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Is New Hampshire’s Medicaid Work Requirement Racist?

Yesterday, New Hampshire became the fourth state to get approval from the Centers for Medicare & Medicaid Services (CMS) to implement work requirements for some able-bodied adults receiving Medicaid benefits. It will be interesting to see how the Democrats and other leftist opponents of work requirements spin this news.

The party line is that such requirements are based, as it has been phrased in the Nation, “on age-old racist and sexist tropes about ‘lazy’ people who don’t want to work, especially people of color and women of color.” And this nonsense hasn’t been limited to hoary Stalinist rags. USA Today issued the following call to arms several months ago:

[I]t’s important that we expose the argument for work requirements for what it actually is — an attempt to perpetuate myths that stereotype people of color and stigmatize popular public programs that opponents simply don’t like.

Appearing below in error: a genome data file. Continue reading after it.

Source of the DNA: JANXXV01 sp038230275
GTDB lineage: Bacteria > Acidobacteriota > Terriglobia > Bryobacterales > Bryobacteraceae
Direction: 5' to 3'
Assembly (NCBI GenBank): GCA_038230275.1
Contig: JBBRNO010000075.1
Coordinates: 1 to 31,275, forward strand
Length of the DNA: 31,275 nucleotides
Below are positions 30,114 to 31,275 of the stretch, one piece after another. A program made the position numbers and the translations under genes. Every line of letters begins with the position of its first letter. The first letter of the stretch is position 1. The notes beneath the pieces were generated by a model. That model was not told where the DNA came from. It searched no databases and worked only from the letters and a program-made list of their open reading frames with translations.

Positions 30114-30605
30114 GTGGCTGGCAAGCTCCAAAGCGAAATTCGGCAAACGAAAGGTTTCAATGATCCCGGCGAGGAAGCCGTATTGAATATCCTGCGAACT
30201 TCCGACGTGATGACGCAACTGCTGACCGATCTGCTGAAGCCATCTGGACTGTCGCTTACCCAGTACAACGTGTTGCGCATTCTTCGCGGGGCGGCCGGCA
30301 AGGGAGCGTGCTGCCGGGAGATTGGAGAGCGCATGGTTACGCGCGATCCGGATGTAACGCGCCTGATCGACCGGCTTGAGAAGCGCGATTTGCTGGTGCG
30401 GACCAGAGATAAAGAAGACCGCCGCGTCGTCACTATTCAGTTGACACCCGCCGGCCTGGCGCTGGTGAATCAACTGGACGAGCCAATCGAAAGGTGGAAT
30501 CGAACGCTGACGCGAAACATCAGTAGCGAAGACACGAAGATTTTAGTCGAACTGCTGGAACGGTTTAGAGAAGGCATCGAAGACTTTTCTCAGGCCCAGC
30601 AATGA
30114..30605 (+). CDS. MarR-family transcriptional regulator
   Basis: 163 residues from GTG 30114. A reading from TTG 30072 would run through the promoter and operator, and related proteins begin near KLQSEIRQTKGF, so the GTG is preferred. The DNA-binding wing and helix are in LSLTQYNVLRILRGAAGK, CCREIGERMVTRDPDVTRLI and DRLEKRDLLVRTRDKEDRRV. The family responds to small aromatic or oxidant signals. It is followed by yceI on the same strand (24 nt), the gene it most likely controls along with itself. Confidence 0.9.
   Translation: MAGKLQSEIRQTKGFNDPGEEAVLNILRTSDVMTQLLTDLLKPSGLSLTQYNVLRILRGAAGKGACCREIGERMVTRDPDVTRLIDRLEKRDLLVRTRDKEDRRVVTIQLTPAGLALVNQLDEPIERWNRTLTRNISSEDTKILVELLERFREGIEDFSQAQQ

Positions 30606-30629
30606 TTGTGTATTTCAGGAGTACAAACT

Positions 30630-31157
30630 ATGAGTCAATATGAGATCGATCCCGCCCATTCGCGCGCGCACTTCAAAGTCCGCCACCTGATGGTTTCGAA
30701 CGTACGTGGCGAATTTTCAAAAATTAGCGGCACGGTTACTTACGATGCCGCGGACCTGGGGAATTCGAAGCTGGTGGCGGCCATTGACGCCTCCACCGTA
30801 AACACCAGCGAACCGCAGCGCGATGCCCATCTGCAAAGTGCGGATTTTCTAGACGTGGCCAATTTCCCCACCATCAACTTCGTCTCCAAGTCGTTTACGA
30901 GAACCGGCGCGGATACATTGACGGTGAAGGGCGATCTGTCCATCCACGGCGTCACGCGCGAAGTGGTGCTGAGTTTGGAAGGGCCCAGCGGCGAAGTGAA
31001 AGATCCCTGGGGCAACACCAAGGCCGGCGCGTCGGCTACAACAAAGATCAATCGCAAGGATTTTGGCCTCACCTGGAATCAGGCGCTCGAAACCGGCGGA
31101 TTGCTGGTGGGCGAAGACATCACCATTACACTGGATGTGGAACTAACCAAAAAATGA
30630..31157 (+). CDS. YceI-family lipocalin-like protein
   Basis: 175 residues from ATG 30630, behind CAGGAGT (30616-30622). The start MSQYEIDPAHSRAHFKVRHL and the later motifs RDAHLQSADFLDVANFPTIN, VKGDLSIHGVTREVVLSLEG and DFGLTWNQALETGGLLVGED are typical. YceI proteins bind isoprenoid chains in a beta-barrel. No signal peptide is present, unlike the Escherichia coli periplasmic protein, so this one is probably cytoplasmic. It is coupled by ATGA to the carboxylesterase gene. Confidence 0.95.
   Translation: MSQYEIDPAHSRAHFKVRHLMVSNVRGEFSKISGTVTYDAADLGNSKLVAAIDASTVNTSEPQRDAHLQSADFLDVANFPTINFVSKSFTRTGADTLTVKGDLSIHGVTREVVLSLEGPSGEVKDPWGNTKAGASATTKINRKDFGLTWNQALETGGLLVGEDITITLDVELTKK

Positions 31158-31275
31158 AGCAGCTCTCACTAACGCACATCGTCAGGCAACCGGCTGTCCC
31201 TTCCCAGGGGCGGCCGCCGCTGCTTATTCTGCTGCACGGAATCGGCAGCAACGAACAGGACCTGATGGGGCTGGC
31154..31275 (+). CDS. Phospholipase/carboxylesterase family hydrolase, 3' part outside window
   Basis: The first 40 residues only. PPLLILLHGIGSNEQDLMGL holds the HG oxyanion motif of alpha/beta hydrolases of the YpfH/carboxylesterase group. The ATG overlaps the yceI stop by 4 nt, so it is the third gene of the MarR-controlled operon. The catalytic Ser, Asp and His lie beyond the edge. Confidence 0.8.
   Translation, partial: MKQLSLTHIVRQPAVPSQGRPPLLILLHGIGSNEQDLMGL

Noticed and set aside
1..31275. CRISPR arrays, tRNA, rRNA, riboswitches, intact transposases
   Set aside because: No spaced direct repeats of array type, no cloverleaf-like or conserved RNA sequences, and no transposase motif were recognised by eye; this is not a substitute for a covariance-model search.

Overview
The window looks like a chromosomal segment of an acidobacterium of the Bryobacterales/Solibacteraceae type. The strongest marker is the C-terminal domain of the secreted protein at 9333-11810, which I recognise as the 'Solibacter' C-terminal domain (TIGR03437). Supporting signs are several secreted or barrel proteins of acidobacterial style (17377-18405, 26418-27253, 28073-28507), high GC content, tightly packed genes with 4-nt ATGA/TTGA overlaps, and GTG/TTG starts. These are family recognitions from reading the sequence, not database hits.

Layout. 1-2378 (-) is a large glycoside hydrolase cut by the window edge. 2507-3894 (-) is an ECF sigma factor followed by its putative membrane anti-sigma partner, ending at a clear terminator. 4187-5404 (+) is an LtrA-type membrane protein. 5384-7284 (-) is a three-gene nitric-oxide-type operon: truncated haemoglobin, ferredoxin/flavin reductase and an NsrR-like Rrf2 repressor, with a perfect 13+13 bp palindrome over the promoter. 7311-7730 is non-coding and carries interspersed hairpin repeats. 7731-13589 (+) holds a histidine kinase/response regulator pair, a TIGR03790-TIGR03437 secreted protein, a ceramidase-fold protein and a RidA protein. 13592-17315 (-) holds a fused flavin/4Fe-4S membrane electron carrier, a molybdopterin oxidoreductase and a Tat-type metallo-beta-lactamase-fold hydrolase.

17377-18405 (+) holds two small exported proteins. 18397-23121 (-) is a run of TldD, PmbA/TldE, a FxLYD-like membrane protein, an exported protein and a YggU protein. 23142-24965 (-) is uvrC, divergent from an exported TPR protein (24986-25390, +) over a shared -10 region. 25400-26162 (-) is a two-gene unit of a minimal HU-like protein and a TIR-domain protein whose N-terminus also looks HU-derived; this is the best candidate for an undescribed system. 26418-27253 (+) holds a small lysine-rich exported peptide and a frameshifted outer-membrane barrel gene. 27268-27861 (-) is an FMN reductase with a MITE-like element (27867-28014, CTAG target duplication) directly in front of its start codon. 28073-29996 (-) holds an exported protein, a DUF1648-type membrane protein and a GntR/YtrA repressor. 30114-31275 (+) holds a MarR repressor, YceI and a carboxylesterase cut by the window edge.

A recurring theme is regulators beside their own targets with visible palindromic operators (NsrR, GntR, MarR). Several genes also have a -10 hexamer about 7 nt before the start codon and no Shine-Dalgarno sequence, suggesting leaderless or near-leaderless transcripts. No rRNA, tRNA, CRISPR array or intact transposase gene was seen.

The residents of the Granite State, which opted to expand Medicaid under Obamacare in 2014 and whose Medicaid enrollees are overwhelmingly white, will no doubt be surprised to learn that they and their elected representatives in Concord are racists and misogynists. New Hampshire is a little tough to characterize as a throwback to the secessionist south.

Not that common sense comes into play very often in the left’s claims on this subject. Another bastion of the old Confederacy, Michigan, has been moving forward with a plan to implement Medicaid work requirements and this story is covered in New York magazine under the following headline: “Michigan’s Proposed Medicaid Work Requirement Comes With a Racist Twist.”

This story spins a goofy conspiracy theory whereby rural (read “white”) Medicaid enrollees will be let off the employment hook while urban enrollees (read “black”) will be unable to escape the horrors of work. It doesn’t pass the laugh test, but these people are progressives after all. I can’t wait to hear the party line on New Hampshire’s Medicaid work requirement.

David Catron
David Catron
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David Catron is a health care consultant and frequent contributor to The American Spectator. You can follow him on Twitter at @Catronicus.
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